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Tableaux generate Herbrand Models.
The literals on an open saturated tableaux branch are a Herbrand model , as we have convinced ourselves above. Is this all we wanted to show? No! We still have to argue that is also a model for the input formula of the tableaux.
From the Literals to the Input Formula
The argument goes as follows: The tableaux inference rules are made up in a way that whenever a model satisfies the succedent, it also satisfies the antecedent (which is immediate from the semantics of the principal connectives). So, if is a model of the literals of , then it is also a model of the complex formulae on which were decomposed into these literals during the tableaux construction. Transitively, this argument shows that is a model of all formulae on .
In particular, is a model for the input formula of the tableaux, which is on by construction. So the tableaux procedure is also a procedure that generates explicit (Herbrand) models for the input formula of the tableaux. Every branch of the tableaux corresponds to a (possibly) different Herbrand model.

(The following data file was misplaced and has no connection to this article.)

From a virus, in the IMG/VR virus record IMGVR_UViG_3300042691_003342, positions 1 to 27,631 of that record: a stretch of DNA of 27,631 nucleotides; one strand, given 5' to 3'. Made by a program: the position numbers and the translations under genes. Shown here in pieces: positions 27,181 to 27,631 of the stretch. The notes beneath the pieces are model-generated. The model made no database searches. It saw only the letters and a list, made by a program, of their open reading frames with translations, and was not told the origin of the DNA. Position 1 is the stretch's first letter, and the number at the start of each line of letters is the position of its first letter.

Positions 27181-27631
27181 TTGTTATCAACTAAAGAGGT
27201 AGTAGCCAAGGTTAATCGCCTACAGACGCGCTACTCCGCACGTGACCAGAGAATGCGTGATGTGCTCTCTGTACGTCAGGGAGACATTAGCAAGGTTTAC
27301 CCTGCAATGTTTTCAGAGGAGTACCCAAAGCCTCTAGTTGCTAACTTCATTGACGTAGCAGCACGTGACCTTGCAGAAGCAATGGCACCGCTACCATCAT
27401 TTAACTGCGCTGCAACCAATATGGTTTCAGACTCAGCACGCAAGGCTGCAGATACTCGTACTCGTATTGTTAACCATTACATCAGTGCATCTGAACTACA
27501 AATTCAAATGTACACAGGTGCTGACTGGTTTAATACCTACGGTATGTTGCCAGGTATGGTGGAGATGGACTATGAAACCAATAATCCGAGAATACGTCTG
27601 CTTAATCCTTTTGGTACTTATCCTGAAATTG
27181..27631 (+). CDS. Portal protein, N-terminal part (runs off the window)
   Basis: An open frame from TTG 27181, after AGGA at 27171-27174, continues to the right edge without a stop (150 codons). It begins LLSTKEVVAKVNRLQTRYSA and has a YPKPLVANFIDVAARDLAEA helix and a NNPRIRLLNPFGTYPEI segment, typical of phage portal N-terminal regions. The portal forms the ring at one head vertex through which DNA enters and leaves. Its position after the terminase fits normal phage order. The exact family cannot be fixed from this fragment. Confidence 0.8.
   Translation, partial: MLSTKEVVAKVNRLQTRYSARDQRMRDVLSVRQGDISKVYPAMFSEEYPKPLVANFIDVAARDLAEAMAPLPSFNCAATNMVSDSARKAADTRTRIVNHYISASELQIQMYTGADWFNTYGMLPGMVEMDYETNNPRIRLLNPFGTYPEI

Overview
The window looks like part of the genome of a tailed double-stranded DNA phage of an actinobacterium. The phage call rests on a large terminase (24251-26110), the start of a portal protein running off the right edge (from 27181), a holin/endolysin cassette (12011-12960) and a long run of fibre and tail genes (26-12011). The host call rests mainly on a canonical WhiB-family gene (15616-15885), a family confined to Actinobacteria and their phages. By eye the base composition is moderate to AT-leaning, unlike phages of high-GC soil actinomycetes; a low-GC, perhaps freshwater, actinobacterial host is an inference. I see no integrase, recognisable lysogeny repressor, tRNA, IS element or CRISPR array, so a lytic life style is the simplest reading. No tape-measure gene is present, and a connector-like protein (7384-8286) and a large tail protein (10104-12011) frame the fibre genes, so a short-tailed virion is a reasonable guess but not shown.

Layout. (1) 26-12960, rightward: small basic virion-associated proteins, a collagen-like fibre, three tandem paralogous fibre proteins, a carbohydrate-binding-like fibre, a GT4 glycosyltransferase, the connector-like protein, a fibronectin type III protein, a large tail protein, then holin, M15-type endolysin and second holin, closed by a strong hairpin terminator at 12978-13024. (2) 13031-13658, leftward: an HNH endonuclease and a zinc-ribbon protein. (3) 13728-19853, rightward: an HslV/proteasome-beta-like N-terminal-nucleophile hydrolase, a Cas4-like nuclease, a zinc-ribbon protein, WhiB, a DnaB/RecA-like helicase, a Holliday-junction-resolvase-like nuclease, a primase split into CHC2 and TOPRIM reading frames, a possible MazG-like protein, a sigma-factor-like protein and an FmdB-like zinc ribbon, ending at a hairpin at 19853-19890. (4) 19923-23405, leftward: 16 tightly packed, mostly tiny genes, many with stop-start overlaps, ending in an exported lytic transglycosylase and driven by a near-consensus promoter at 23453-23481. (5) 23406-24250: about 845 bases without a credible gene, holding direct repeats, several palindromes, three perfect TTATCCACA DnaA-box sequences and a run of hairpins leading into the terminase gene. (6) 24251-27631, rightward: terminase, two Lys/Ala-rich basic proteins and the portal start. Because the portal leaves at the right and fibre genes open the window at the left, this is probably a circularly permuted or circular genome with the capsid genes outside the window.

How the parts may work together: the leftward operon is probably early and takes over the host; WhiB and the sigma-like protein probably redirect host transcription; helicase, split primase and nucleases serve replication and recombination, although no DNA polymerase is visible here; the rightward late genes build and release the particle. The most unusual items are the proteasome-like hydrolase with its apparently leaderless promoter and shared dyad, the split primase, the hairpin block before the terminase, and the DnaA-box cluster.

Finite Model Property
As we have already seen, tableaux saturation always terminates for PLNQ. As a consequence, every Herbrand model we generate is represented by a finite set of literals. But if we look at the construction of such a Herbrand model, we see that it is also finite in a different sense: its domain is finite. Because all of the Herbrand models generated for PLNQ formulae by our tableaux procedure are finite, and our tableaux procedure is complete, we can be sure that satisfiable PLNQ formulae always have a finite model. This property of a logic is called the finite model property .
Another consequence of termination of tableaux saturation together with the fact that tableaux enumerate all possible models is that model generation is a decision procedure for satisfiability in PLNQ, i.e. an algorithm that will determine the satisfiability of any PLNQ formula in a finite time.
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